The play will be directed by Polly Teale, joint artistic director of Shared Experience, for whom she has directed Jane Eyre, Brontë, After Mrs. Rochester, Bracken Moor, Mary Shelley and Speechless, amongst others. She co-directed War and Peace in a co-production for the National Theatre and Mill on the Floss. “Brontë” has been adapted as a feature film for Film Squared/Pathé.
Playwright Stephen Sachs
Playwright Stephen Sachs is co-artistic director of the Fountain Theatre in Los Angeles. His other plays include Heart Song (Los Angeles 2013, Florida Rep 2014), Cyrano (LA Drama Critics Circle Award for Best New Play, Ovation Award nomination), Miss Julie: Freedom Summer (LADCC and LA Weekly Award nominations), Gilgamesh (Theater@Boston Court), Open Window (Pasadena Playhouse, Media Access Award), Central Avenue(PEN USA Literary Award Finalist), Sweet Nothing in my Ear (PEN USA Literary Award Finalist, Media Access Award), Mother’s Day, The Golden Gate (Best Play Award, Dramalogue) and The Baron in the Trees. He wrote the teleplay for “Sweet Nothing in my Ear” for Hallmark Hall of Fame which aired on CBS, starring Marlee Matlin and Jeff Daniels.
The London production will run at the Duchess Theatre, May 10through August 30. The design team includes scenic designer Tom Piper, lighting designer Oliver Fenwick and sound designer Jon Nicholls. Bakersfield Mist is produced in the West End by Nica Burns, Sonia Friedman Productions, Darren Bagert/Martin Massman and Chris & Kelbe Bensinger.
Bakersfield Mist is a work of fiction. Although based on actual events, the characters and events in the play are fictionalized and are not intended to accurately depict or resemble any actual person or event, living or dead. Names, characters, places and incidents have been changed for dramatic purposes.
Shhhh … it’s still a secret. But big news is coming later this week on the London opening of the hit comedy/drama Bakersfield Mist by Stephen Sachs. The all-star cast for the London production will be announced this week, as well as the director, venue and production dates. Tickets will go on sale immediately.
First created and launched at the Fountain Theatre in 2011 starring Jenny O’Hara and Nick Ullett, Bakersfield Mist tells the story of Maude Gutman, a middle-aged lady who bought a painting in a thrift store for three bucks. She’s now convinced it’s a long-lost Jackson Pollock masterpeice worth millions. The play unfolds when a world-famous art expert from Manhattan arrives at Maude’s trailer park door to appraise whether her painting is, in fact, authentic. The world premiere was a smash hit at the Fountain, running for 7 months and extended three times.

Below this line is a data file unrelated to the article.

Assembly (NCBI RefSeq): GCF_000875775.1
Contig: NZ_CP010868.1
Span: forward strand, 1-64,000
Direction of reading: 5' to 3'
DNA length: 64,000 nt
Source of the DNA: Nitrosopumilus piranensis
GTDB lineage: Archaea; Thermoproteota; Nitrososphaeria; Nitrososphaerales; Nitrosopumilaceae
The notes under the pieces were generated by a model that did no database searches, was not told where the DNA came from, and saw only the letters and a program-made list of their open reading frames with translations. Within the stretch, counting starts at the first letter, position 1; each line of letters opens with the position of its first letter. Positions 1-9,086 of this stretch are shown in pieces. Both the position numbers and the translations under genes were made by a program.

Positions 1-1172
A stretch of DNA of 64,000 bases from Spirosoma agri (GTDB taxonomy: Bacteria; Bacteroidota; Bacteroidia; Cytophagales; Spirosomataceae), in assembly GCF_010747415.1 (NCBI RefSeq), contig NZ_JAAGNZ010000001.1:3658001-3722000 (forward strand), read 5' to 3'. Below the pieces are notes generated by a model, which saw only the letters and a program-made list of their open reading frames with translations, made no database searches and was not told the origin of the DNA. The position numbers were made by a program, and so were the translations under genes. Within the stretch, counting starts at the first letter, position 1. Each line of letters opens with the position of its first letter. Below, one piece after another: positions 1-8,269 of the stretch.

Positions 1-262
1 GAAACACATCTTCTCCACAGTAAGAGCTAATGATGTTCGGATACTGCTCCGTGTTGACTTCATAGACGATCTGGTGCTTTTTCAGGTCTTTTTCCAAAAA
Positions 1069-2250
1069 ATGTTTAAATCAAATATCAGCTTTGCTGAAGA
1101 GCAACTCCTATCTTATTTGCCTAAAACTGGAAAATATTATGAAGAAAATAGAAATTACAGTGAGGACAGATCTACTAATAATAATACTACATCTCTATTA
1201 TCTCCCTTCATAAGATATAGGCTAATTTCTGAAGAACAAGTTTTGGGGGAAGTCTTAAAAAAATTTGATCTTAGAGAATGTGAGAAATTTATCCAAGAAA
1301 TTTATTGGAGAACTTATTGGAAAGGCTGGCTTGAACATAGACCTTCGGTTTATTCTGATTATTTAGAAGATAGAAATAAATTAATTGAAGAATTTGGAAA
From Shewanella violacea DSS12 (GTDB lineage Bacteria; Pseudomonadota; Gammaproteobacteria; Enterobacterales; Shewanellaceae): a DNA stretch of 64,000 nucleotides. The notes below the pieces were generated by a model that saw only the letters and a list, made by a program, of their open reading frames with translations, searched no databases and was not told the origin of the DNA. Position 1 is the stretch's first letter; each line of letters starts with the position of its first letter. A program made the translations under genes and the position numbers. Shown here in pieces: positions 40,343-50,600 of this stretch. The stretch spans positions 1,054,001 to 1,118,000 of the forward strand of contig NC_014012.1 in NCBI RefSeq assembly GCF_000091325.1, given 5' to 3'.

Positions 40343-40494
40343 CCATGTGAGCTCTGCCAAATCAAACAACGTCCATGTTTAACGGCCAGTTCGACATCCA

During the holiday season, the LA Times (aka LAT) demonstrated anew its curiously constricted view of the importance of the other LAT — LA theater.
Times theater critic Charles McNulty’s year-in-review roundup included a Top 11 list of theatrical productions, of which only two (Blackbird and Peace in Our Time) were LA-originated. Two other shows on his list, The Cripple of Inishmaan and Let Me Down Easy, were imported by LA area theaters. One Orange County production, Circle Mirror Transformation, also made McNulty’s list.
The other six shows on the list – more than half of the total – included a Canadian import McNulty saw in La Jolla (Jesus Christ Superstar), three shows he saw in New York (The Book of Mormon, The Motherfucker with the Hat and The Normal Heart), and two he saw in London (Luise Miller and One Man, Two Guvnors). McNulty also wrote a separate year-end essay that mentioned other shows, including four LA-originated productions, but they didn’t appear on his Top 11 list.
Whenever a critic tries to cover more than one geographical area in a year-end theater assessment, especially if traveling among the areas involves crossing not only continents but also oceans, I wonder how the critic could possibly have seen enough of the contenders in any one of the areas to make reasonably comprehensive judgments. To be fair to McNulty, it’s true that he wrote that these were the shows that “had me clapping loudest at home and abroad” – not that these were necessarily the best shows in the 2011 theatrical world or even in these particular cities.
Even so, a lot of readers probably assume that the chief LA Times critic reviews or at least sees most of the better LA shows. But it ain’t necessarily so.
I looked up the record of what McNulty wrote about in 2011, courtesy of one of the databases at the LA Public Library. I found 52 reviews of individual theater productions within LA and Orange counties (plus one review at Long Beach Opera and a RADAR L.A. commentary that included brief comments on several shows).
It’s no surprise that he reviewed Center Theatre Group shows more often than those of any other company – a total of 13 in 2011. The surprise about his CTG coverage is that only two of those 13 were at CTG’s flagship venue, the Mark Taper Forum. Four were at CTG’s largest theater, the Ahmanson, while seven were at CTG’s smallest venue, the Kirk Douglas. McNulty wrote about eight productions at Geffen Playhouse and seven at South Coast Repertory. He covered five shows at Broad Stage (all of them imports).